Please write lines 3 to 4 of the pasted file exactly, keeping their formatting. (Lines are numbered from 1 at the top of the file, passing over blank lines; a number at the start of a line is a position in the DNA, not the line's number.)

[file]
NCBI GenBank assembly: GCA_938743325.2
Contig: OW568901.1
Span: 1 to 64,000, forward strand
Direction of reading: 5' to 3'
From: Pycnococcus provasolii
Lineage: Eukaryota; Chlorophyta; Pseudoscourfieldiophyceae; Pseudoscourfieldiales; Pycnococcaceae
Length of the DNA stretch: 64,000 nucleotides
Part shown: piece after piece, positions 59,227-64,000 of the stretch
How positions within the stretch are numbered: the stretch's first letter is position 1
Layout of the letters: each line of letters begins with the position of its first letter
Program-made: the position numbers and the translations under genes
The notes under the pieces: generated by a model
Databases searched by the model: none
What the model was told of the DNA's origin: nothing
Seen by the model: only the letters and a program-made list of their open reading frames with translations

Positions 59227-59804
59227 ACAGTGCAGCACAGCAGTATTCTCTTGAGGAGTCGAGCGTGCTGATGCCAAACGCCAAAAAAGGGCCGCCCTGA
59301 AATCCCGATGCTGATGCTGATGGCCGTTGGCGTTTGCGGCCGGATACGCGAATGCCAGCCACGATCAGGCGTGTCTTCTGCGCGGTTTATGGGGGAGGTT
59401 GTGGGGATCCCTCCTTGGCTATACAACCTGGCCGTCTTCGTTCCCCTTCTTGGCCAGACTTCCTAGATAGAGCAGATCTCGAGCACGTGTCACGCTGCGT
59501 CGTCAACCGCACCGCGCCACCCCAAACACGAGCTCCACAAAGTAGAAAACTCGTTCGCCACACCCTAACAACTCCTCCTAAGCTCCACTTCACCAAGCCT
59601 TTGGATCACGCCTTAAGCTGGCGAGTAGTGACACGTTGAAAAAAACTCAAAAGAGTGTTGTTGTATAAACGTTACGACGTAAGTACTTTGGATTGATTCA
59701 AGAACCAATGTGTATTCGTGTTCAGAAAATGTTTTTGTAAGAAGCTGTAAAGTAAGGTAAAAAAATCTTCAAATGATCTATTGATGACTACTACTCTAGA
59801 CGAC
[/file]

Span: 1 to 64,000, forward strand
Direction of reading: 5' to 3'